Language in Finland :

The Language law of Finland stipulates that Mainland Finland has two national languages, Finnish and Swedish. In the Åland Islands, the official language is Swedish only. In four Sami populated municipalities of Northern Finland, Sami is recognized as official language.

Culture of  Finland :

The culture of Finland combines indigenous heritage, as represented for example by the country's national languages Finnish (a Uralic language) and Swedish (a Germanic language), the sauna, with common Nordic and European cultural aspects. Because of its history and geographic location, Finland has been influenced by the adjacent areas, various Finnic and Baltic peoples as well as the former dominant powers of Sweden and Russia. Finnish culture is built upon the relatively ascetic environmental realities, traditional livelihoods, and heritage of egalitarianism (e.g. Everyman's right, universal suffrage) and the traditionally widespread ideal of self-sufficiency (e.g. predominantly rural lifestyles and modern summer cottages).There are cultural differences among various regions of Finland, especially minor differences in dialect. Minorities, some of which have a status recognised by the state, such as the Sami, Swedish-speaking Finns, Romani, Jews, and Tatars, maintain their cultural identities within Finland. Many Finns are emotionally connected to the countryside and nature, as large-scale urbanisation is a relatively recent phenomenon.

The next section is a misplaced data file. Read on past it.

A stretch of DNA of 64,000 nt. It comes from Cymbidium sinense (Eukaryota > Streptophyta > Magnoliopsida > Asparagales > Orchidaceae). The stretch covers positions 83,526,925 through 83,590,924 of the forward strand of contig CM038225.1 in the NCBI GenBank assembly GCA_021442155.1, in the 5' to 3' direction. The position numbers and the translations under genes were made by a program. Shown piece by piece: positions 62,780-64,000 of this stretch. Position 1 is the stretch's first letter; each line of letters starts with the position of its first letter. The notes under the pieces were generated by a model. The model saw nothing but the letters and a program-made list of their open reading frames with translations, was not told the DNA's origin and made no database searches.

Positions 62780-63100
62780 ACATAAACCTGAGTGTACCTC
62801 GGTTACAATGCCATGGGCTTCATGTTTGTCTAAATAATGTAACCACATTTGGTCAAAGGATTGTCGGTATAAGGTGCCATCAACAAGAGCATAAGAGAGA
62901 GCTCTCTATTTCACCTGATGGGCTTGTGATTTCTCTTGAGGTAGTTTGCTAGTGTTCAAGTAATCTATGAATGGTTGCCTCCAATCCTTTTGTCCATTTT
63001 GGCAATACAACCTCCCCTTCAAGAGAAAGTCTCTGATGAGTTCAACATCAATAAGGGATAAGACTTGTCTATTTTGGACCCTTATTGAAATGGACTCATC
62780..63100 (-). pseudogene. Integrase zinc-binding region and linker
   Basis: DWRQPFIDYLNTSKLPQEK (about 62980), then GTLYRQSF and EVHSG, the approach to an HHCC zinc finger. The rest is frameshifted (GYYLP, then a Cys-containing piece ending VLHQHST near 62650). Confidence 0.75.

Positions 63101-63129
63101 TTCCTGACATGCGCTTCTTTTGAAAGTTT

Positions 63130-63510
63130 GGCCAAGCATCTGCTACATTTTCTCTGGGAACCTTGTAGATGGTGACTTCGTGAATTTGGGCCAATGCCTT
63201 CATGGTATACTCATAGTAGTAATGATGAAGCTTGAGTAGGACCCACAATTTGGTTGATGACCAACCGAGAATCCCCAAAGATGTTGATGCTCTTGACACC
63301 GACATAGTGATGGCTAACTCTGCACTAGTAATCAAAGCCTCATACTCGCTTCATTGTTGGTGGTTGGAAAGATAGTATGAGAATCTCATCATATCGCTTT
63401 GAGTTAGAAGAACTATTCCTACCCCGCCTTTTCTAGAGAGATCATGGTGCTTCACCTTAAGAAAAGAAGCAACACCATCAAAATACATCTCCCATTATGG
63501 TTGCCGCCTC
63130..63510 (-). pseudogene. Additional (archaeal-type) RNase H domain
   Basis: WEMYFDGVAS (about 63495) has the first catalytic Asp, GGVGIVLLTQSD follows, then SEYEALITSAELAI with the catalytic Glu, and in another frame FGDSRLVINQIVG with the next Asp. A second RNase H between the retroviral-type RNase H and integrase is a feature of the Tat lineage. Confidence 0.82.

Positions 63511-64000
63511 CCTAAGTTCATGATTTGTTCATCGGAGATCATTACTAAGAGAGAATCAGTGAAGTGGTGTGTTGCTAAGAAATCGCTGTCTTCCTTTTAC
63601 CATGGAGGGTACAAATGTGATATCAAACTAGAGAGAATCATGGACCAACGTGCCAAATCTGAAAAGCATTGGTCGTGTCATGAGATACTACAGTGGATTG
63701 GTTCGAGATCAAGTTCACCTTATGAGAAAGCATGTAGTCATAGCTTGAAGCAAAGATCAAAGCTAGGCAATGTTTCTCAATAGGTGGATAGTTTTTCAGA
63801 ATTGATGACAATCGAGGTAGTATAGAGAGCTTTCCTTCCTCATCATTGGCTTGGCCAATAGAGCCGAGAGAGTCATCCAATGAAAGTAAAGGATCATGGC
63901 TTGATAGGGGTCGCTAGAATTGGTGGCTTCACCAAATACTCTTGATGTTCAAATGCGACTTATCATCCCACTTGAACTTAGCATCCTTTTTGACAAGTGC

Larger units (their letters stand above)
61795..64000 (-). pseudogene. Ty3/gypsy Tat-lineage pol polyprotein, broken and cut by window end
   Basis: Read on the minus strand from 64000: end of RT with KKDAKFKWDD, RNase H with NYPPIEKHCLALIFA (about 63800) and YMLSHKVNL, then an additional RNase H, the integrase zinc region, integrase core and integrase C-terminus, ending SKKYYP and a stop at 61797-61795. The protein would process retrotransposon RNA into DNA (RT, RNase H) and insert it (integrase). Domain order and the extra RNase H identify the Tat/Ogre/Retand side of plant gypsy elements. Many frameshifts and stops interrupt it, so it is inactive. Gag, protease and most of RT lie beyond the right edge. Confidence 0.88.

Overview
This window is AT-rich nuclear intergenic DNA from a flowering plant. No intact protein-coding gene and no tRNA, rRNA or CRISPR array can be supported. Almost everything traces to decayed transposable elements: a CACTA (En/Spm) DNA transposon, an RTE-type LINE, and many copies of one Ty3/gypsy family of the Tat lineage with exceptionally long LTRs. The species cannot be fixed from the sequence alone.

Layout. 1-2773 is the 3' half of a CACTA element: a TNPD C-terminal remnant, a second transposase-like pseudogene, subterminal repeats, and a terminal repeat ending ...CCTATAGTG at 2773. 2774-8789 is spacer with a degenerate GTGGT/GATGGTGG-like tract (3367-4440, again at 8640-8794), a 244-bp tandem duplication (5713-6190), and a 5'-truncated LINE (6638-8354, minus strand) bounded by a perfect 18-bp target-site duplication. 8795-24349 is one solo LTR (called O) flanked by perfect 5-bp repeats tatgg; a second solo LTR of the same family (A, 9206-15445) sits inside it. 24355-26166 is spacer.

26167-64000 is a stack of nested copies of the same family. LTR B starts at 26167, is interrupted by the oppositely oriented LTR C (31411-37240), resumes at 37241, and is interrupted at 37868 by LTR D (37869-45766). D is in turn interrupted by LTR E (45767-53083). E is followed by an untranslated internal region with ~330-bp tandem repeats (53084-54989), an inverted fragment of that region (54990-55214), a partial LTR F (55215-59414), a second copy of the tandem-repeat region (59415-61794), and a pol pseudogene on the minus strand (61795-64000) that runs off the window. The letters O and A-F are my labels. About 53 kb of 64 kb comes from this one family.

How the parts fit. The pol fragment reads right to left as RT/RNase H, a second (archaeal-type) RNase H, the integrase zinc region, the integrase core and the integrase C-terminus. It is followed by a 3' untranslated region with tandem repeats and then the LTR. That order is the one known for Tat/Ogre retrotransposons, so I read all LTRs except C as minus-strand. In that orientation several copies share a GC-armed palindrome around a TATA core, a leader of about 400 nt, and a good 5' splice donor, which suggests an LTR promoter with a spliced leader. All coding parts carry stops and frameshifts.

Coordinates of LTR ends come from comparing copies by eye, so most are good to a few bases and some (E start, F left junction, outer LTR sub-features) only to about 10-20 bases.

Place to visit in Finland :

(1) Suomenlinna Fortress

(2) Kauppatori (Market Square) and Esplanadi

(3) Rovaniemi and the Arctic

(4) Helsinki Churches

(5) Go Skiing or Ride a Dogsled

(6) Shop and Browse in the Design District

Hotel in Finland :
(1) Kakslauttanen Arctic Resort East Village

(2) Star Arctic Hotel

(3) Arctic SnowHotel & Glass Igloos

(4) Hotel Iso-Syöte

How to reach in Finland :

The best way to reach Finland would be through it's capital city Helsinki. Finnair has a direct flight to Helsinki from Delhi and within 7 hours you can be in Finland. The city is also well connected from all major European cities. If you are coming from Estonia or Sweden, you can also come by a ferry ride.

Travel Guide for Finland : Food, hotel, Cost, Weather & geography, History, language, culture, things to see and do and how to reach. – Published by The Beyond News (Travelling).